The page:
Blogger meet-up, more stuff: Another thing about last night’s Nashville blogger meet-upt: Lots, and I mean lots, of new faces. For example, I met Randy Elrod and Mark Lee. Randy said Mark is in a popular contemporary Christian group called Third Day. When I was tracking down the link for this post, my total lack of knowledge of contemporary Christian music became more apparent when I saw how many records they’ve sold and Grammys they’ve won. (Photo: Mike Sechrist, Mark, Randy.) From the “not a contemporary Christian artist” category, I met someone who said I’d linked to his blog a couple of times and I was drawing a total blank. Then he said, “Sarcastro and I said, “Ohhhh.” Maybe because she’s actually paid to blog, Brittney has taken the time to put together a great roundup of the evening. Also, she has some great photos in other posts.
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Brand Rex update: (What Murfreesboro blogger Rex L. Camino said ) "I finally got to apologize to Rex Hammock for the use of the name "Rex," but he didn’t seem to mind. However, we began discussions about a class action lawsuit against Rex Noseworthy of the Nashville City Paper." (Photo: Rex & Rex .)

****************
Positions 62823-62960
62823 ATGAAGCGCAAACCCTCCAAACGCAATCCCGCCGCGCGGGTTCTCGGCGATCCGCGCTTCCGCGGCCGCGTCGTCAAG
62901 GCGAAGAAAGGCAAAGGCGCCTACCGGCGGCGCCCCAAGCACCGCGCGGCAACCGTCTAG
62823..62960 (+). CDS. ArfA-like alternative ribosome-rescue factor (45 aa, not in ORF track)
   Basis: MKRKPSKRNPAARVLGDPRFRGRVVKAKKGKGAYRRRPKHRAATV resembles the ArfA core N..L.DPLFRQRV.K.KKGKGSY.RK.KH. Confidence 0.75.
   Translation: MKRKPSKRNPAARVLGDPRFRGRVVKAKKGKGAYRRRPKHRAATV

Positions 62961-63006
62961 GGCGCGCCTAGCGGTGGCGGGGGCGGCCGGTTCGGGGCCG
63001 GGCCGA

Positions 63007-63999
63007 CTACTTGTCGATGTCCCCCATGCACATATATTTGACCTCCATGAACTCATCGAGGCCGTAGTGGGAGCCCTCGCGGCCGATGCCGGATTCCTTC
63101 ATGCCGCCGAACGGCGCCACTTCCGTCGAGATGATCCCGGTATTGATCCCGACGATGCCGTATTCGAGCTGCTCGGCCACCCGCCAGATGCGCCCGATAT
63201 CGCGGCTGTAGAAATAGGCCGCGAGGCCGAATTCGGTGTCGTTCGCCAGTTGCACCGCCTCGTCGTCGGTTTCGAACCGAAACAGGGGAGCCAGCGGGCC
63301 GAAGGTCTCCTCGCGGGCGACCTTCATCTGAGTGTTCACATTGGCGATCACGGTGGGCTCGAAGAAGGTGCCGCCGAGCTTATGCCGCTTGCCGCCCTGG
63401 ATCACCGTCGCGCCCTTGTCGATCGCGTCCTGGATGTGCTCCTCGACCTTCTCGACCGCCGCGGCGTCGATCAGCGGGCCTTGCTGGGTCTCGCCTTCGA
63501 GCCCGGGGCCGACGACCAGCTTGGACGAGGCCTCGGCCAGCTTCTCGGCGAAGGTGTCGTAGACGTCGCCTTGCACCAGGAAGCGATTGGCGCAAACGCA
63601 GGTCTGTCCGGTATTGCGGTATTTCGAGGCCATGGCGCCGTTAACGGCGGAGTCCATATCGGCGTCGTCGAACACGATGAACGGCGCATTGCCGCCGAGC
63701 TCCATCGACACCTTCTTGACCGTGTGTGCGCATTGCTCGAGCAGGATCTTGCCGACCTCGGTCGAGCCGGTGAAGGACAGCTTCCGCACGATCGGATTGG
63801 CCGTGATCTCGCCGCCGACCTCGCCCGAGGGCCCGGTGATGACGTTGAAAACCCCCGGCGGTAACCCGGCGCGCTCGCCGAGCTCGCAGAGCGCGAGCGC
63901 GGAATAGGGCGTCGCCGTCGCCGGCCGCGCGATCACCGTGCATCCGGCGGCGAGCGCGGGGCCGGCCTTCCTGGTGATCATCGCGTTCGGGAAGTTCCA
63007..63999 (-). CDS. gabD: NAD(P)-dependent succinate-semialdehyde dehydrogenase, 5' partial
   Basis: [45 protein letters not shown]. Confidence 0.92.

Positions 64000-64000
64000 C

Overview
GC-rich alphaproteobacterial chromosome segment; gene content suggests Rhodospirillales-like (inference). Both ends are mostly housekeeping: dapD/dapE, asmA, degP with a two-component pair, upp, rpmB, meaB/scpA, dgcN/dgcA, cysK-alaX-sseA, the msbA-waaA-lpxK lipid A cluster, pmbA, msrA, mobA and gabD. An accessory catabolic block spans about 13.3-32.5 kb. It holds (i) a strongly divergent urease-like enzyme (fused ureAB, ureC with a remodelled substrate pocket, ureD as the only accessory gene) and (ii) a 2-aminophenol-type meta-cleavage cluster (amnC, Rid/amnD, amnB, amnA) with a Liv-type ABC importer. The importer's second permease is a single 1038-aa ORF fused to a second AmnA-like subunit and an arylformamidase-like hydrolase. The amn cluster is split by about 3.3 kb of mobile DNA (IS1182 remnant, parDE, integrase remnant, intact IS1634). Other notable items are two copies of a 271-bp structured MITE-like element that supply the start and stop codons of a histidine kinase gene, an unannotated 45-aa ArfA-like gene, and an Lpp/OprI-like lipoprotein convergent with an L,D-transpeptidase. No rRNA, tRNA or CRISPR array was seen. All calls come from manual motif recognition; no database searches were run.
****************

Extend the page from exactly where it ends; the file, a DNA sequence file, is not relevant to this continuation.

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Techmeme and conversational clusters: I’m a big fan of Techmeme and its creator Gabe Rivera. I think what he’s doing is a big deal. I am glad that someone as smart as Danny Sullivan also likes Techmeme so he could construct an observation and question that I share — but can’t quite put into words. There are times when a topic is of interest only to a tightly focused group of bloggers — and because those bloggers are obsessively linking to one another, the coverage of and conversation surrounding that topic crowds out anything else. Is that a bug — or is that a feature?
Here’s Danny’s observation: (excerpt) “I love Techmeme, absolutely adore it. But this entire Rocketboom thing illustrates a weakness, how a big story can crowd everything out.”
Here is Gabe Rivera’s response: (excerpt) “So is the behavior he describes by design? Or a “bug” as one emailer put it? That’s easy to answer: it’s working as designed. But I’m still trying to decide if the design needs refinement to change this behavior. Because there are pros and cons to what Danny has observed.”
Update: Nick Bradbury has a solution suggestion: “One option (which is admittedly easier on the client side than the server side) is to simply enable the user to hide a specific topic. I like this idea because users are way smarter than their software when it comes to figuring out what they like.”
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